Few independent observers doubt that Chechen President Ramzan Kadyrov was in some way connected to the shooting of Sulim Yamadaev in Dubai. In any case, Kadyrov has gained the most from Yamadaev’s murder. “Kadyrov’s regime in Chechnya is absolute; no laws operate there, except Kadyrov’s,” Newsru.com on April 7 quoted Stanislav Belkovsky, founding director of the Institute of National Strategy in Moscow, as saying. “All serious competitors in the fight for power” in Chechnya have now been eliminated, “not only with the connivance, but sometimes with the assistance of the federal authorities,” Belkovsky said, adding: “Therefore we can speak of the actual legalization of the region’s independence.”
Belkovsky said that the complete separation of Kadyrov’s regime from Russia will take place once the counter-terrorist operation in Chechnya is ended. Yet he stressed that Chechnya will become independent of Russia de facto, but not de jure. “Ramzan will never voluntarily refuse the uncontrolled use of federal resources,” he said. “That is, the Russian Federation will continue financing a republic that is actually not subordinated to the federal center.” He reiterated that there are now no serious threats or challenges to the Chechen leader, that Kadyrov’s political influence in Chechnya is immense and that his competitors have been destroyed. “Kadyrov doesn’t have to fear current enemies,” he said. “He simply doesn’t have any. For him, the danger is new rivals who will appear after Chechnya gets de facto independence. The fact is that there is no tradition of one-man power [in Chechnya], not a single authoritarian regime has been stable, and it’s in that that I see the main problem for Kadyrov in the future.”
Meanwhile, in an interview published in the Russian government newspaper Rossiiskaya Gazeta on April 7, Kadyrov praised Djokhar Dudaev, the Chechen president killed in a Russian missile strike in April 1996, calling him a “national hero” who was loved by the Chechen people but whose mistake was not to agree with the suggestion of Kadyrov’s father, Akhmad Kadyrov, to denounce the Chechen rebels’ Arab field commander, Khattab, as “a foreign mercenary.”
Kadyrov also defended his decision earlier this decade to “reach an agreement” with then Russian President Vladimir Putin, saying it was the only chance the Chechen people had to “get out of the situation” in which they found themselves following the second post-Soviet Russian military intervention in Chechnya in 1999. He said Chechnya should not seek “sovereignty,” or existence as a state separate from Russia, because of its small territory, high birthrate and the prospects of its oil running out. “Oil will run out and what am I going to do then as an independent state?” he rhetorically asked Rossiiskaya Gazeta. “Where will I go?”
In the Rossiiskaya Gazeta interview, Kadyrov also claimed that during the first and second Russian military campaigns in Chechnya, the republic was “used as a tool” and that the wars against Moscow were “forced” on it, with the U.S. “White House” telling it to “take your sovereignty.” He added: “We were armed and used against the sovereign state of Russia. But they could not break us and put us on our knees.” He also reiterated his charge that the London-based exiled Russian tycoon, Boris Berezovsky, was among those responsible for what happened in Chechnya, stating that the people “who destroyed the Soviet Union also needed to destroy Russia.” Kadyrov alleged that Berezovsky urged the Chechen separatist field commanders Salman Raduev and Shamil Basaev to kidnap people, promising to pay them ransoms, and in fact paid them “millions of dollars.” Kadyrov also accused Berezovsky of killing the journalist Anna Politkovskaya in order to use the murder against him.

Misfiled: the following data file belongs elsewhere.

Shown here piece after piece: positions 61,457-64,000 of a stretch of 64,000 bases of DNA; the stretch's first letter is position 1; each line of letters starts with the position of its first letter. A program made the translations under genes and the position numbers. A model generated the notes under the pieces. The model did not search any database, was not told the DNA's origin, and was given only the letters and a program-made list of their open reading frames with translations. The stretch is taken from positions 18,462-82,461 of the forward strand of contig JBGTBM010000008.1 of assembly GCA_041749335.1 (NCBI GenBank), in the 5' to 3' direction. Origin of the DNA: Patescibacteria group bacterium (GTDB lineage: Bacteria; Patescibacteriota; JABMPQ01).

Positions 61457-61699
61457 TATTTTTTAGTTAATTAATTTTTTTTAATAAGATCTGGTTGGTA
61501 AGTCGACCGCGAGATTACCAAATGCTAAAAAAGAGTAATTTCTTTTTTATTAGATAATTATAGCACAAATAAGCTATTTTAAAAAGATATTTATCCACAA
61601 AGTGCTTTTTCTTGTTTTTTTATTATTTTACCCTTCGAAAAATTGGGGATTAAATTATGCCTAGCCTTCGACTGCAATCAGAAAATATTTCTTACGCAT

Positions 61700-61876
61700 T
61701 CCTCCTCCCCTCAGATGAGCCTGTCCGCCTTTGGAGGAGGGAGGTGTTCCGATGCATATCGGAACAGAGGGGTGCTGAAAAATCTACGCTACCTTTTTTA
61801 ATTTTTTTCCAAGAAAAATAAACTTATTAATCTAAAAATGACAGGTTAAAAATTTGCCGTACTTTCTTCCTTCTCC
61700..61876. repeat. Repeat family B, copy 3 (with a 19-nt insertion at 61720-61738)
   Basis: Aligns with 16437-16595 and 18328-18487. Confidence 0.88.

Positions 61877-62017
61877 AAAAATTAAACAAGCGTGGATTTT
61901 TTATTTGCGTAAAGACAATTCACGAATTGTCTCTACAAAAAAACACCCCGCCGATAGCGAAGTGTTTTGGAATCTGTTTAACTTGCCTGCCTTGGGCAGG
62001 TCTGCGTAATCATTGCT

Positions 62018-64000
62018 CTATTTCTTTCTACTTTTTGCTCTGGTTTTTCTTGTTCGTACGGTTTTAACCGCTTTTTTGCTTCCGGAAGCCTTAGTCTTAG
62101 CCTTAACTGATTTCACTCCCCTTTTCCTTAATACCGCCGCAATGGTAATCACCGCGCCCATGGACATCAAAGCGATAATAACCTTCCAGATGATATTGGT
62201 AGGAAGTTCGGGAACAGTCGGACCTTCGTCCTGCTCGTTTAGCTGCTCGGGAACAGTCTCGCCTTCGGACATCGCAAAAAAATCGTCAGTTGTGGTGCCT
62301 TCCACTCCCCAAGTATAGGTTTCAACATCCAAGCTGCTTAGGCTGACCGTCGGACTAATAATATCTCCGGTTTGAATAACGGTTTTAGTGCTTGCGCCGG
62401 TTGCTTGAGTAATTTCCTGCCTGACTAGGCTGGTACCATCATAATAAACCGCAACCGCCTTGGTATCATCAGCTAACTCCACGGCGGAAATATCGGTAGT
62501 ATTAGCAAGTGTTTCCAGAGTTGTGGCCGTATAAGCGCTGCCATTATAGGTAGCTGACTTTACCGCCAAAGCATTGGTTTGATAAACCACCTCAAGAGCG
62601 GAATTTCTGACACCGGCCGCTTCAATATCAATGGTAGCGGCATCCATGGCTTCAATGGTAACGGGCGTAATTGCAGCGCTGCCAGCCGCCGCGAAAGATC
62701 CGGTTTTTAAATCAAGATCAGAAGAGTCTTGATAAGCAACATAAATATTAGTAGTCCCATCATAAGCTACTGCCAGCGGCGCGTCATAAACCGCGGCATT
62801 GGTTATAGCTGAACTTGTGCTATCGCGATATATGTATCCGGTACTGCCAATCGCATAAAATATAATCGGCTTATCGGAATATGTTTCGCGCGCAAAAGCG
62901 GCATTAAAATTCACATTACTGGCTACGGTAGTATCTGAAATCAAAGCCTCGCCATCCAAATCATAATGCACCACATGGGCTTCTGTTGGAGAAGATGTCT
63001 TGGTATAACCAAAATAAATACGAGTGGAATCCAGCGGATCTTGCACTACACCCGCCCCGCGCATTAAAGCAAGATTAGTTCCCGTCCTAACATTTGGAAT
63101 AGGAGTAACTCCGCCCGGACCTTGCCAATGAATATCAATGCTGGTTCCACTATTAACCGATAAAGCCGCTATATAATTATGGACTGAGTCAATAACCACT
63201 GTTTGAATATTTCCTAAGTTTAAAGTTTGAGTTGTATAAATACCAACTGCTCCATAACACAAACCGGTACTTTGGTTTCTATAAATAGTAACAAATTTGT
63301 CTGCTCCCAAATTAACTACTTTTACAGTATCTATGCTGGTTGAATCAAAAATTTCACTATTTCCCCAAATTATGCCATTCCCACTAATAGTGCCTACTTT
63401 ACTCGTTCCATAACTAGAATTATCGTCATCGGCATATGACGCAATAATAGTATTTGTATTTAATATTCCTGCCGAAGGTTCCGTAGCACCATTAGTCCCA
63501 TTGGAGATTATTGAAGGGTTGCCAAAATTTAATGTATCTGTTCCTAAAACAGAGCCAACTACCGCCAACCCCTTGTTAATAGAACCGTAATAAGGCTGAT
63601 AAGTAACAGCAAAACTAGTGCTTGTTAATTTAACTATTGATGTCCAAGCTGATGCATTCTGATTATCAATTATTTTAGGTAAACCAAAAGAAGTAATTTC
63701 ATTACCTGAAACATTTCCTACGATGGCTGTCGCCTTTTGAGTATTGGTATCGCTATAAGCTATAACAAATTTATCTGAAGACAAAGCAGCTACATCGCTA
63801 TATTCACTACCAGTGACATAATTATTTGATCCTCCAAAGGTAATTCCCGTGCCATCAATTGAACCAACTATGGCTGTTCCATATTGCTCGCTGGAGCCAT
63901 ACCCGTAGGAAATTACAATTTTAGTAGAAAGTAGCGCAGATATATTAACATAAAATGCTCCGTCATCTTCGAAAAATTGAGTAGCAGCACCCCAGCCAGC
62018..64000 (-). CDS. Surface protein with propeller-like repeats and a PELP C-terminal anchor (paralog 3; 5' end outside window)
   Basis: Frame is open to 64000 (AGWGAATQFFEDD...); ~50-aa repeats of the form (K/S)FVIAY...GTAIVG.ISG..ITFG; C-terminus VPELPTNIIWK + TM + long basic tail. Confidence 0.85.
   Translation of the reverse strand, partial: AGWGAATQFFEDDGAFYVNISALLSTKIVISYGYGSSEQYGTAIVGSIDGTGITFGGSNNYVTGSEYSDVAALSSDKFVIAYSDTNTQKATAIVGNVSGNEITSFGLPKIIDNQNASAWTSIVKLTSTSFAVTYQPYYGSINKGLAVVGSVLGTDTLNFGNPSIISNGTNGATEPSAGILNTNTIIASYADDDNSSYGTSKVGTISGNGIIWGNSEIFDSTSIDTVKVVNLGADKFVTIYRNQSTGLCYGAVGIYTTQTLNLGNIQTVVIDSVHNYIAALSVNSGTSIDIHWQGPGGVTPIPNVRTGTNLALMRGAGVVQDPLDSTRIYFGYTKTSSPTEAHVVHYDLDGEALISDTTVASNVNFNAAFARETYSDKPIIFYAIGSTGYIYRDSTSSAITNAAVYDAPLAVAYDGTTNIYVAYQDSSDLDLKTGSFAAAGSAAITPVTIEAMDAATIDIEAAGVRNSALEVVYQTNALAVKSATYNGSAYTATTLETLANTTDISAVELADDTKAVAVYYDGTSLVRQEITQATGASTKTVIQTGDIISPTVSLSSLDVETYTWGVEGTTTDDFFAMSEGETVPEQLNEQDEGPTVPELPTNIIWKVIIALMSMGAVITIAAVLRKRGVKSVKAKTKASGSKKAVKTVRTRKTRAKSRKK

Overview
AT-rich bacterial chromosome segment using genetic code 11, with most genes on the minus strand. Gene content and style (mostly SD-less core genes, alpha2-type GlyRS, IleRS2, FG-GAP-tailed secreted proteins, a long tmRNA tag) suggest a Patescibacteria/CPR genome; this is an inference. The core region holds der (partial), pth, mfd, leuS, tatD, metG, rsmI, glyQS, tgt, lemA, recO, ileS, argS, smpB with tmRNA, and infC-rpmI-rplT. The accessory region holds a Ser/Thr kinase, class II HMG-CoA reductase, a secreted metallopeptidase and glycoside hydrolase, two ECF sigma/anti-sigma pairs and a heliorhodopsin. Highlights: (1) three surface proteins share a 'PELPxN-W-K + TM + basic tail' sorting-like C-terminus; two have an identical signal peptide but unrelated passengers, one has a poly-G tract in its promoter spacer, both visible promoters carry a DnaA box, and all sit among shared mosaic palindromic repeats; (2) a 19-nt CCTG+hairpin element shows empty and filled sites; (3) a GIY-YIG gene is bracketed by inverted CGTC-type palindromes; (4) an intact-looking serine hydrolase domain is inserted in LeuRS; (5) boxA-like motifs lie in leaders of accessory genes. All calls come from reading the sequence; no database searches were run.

Kadyrov also, yet again, praised Putin, saying that were it not for the former president and current prime minister, Chechnya would not now exist, and that Putin “saved our people.” He added: “I owe my life to Putin. If I forget that, I am not a man. When I had serious problems in my life, he helped. He is the most sacred person to me.”
In addition, Kadyrov once again praised polygamy, telling Rossiiskaya Gazeta: “We have, in Chechnya, more women than men. But all of them must be settled in life. Polygamy is allowed by our customs, our religion. On the other hand, if a young woman or a divorced woman goes out with someone, then her brother kills both her and the man. We have very stern customs. Better for a woman to be a second or third wife than to be killed. So that I’m convinced [that] today we need polygamy. There is no such law, but I tell everyone: if someone has the desire and opportunity, take a second wife.”
Kadyrov also defended closing down Chechnya’s gambling establishments.